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Originally posted by Wookiep
The Augustine low light cam is sorta interesting
Augustine Volcano is a stratovolcano on Augustine Island in southwestern Cook Inlet in the Kenai Peninsula Borough of southcentral coastal Alaska, 280 kilometers (174 mi) southwest of Anchorage. The Alaska Volcano Observatory currently rates Mount Augustine as Level of Concern Color Code Green for aviation and the Volcano Alert Level is at Normal. Augustine Island has a land area of 83.872 square kilometers (32.4 sq mi), while West Island, just off Augustine's western shores, has 5.142 km2 (2.0 sq mi).
The island is made up mainly of past eruption deposits. Scientists have been able to discern that past dome collapse has resulted in large avalanches.
The nearly circular uninhabited island formed by Augustine Volcano is 12 km (7.5 mi) wide east-west, 10 km (6 mi) north-south; a nearly symmetrical central summit peaks at altitude 4,134 feet (1,260 m).
Augustine's summit consists of several overlapping lava dome complexes placed during many historic and prehistoric eruptions. Most of the fragmental debris exposed along its slopes comprises angular blocks of dome-rock andesite, typically of cobble to boulder size but carrying clasts as large as 4 to 8 meters (10 to 25 feet), rarely as large as 30 meters (100 ft). The surface of such deposits is skeet, a field of steep conical mounds and intervening depressions with many meters of local relief. En route to Katmai in 1913, Robert F. Griggs had briefly inferred landslide (debris avalanche) as the origin of Augustine's hummocky coastal topography about Burr Point, by geomorphic analogy with the hummocky and blocky deposit of a 1912 landslide near Katmai.
The hummocky deposits on Augustine's lower flanks resemble both topographically and lithologically those of the great landslide or debris avalanche that initiated the spectacular May 18, 1980 eruption of Mount St. Helens. The deposit of that landslide revealed the origin of coarse diamicts with hummocky topography at other strato volcanic cones. Since 1980 many hummocky coarsely fragmental deposits on Augustine's lower flanks have come to be interpreted as deposits of numerous great landslides and debris avalanches.
In mid-December 2005 a sulfur dioxide-laden plume of steam, hundreds of miniature earthquakes and a new coating of ash over its currently snow-clad peak, taken together, suggested that Augustine was building to a new eruption, likely in 2006.  The eruption consisted of four "phases", continuing from December to March 2006.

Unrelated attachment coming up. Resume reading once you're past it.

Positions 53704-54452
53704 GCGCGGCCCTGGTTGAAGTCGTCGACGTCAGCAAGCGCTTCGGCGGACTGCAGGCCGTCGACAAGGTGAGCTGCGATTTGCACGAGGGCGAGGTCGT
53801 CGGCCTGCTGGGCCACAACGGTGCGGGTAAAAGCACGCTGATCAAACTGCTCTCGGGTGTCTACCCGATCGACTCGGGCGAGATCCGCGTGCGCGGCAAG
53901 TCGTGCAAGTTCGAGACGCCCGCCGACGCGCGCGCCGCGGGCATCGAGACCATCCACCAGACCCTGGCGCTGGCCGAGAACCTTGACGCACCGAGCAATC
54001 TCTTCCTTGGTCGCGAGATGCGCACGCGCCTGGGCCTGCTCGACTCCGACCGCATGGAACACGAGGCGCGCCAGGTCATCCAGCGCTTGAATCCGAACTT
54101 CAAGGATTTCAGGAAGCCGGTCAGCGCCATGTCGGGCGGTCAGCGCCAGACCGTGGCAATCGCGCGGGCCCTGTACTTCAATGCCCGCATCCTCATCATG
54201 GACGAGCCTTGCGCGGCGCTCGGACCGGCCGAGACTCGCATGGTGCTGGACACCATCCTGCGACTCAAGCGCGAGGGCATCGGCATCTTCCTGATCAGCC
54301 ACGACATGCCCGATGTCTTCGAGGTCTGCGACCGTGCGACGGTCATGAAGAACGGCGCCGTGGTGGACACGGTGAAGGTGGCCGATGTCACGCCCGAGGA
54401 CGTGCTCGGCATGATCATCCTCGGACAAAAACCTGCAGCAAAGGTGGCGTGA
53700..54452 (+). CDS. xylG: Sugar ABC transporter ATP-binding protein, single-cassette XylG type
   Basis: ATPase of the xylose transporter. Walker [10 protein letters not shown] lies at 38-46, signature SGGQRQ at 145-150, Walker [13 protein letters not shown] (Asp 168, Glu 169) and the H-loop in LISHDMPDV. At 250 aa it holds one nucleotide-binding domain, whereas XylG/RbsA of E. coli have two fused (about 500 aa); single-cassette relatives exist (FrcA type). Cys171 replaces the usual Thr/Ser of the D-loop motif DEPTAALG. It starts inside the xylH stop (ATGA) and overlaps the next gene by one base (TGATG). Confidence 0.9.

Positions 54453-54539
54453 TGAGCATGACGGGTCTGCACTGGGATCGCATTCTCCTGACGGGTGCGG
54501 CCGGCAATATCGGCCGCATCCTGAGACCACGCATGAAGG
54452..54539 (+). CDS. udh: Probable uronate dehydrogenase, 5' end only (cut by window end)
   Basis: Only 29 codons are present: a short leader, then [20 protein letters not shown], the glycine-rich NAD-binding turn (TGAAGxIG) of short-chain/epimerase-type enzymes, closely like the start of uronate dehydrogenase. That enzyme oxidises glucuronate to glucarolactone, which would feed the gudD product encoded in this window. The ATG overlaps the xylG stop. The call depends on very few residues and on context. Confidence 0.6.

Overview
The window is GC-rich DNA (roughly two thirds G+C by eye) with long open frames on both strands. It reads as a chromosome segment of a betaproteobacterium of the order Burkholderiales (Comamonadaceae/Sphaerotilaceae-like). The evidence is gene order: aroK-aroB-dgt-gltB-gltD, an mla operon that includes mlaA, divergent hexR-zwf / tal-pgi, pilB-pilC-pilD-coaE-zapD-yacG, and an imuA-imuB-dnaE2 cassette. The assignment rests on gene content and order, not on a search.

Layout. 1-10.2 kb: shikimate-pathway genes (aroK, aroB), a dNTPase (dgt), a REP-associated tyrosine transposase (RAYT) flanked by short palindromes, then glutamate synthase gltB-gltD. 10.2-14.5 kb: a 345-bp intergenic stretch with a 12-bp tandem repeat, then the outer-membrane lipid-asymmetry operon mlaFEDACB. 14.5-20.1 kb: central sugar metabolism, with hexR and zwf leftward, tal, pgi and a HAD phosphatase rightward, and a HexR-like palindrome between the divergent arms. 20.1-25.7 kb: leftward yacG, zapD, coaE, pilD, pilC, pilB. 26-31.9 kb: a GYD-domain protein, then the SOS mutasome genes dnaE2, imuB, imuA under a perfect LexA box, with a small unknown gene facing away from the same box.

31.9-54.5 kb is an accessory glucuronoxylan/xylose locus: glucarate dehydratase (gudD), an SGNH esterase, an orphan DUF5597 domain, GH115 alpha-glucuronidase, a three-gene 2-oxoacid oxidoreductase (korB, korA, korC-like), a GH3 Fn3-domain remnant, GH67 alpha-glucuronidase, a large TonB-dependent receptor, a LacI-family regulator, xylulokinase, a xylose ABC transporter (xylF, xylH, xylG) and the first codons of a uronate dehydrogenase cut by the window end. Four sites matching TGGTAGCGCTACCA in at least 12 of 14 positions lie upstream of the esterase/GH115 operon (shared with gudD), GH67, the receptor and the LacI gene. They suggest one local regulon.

The initial stage of the eruption began when microearthquake activity increased steadily from May to December 2005. At first, they started out at around 2 each day to around 15 each day. Microearthquakes are tiny earthquake that suggest a volcanic eruption could possibly occur.
The volcano erupted on January 11, entering a second "stage", which would continue until January 28. Tectonic earthquakes began early on January, resulting in an explosive Volcanic Explosivity Index 3 eruption later in the day. Several ash columns were generated, each 9 km (6 mi) above sea level; these plumes were steadily influenced to the north and northeast of the volcano. Samples of the tephra were dense, insinuating that the lava released was mature.
Six explosions were recorded by seismic instruments between January 13, the first of these consuming a seismograph and a CPGS located on the northwestern flank. Ash columns now reached 14 km (9 mi) and Kenai Peninsula residents reported ash deposits. On January 16, a new lava dome was observed on the summit; and the next day another explosive eruption sent ash 13 km (8 mi) into the atmosphere. This explosion created a 20-30 meter wide crater in the new lava dome.
On September 22, 2007, the Alaska Volcano Observatory reported that shallow earthquake activity had increased over the week of September 22. However, the activity was less than its level during the months leading up to the 2005-2006 eruption.
From the Seward Daily Gateway (1908): "On the night of the 10th inst. as Captain Z. Moore of the steamer Dora was making his return trip from Unalaska to Seward, he saw in the distance what seemed to be fireworks on a very extensive scale. Immediately taking his bearings the captain found he was 63 miles off Chonobora island and the flames which lighted the heavens above came from the previously long extinct volcano St. Augustine. As the molten mass within the mountain was thrown up by internal forces on the earth, the outer crust was parted and the red glow of the melted mass cast its lights far upward on the smoke and clouds above. This was followed by intervals of darkness caused by the subsidence of the volcanic action. Then again the heaven above would glow with the reflection of the light from earth's mighty furnace making as fine a display of nature's fireworks as has ever been seen in this part of the world."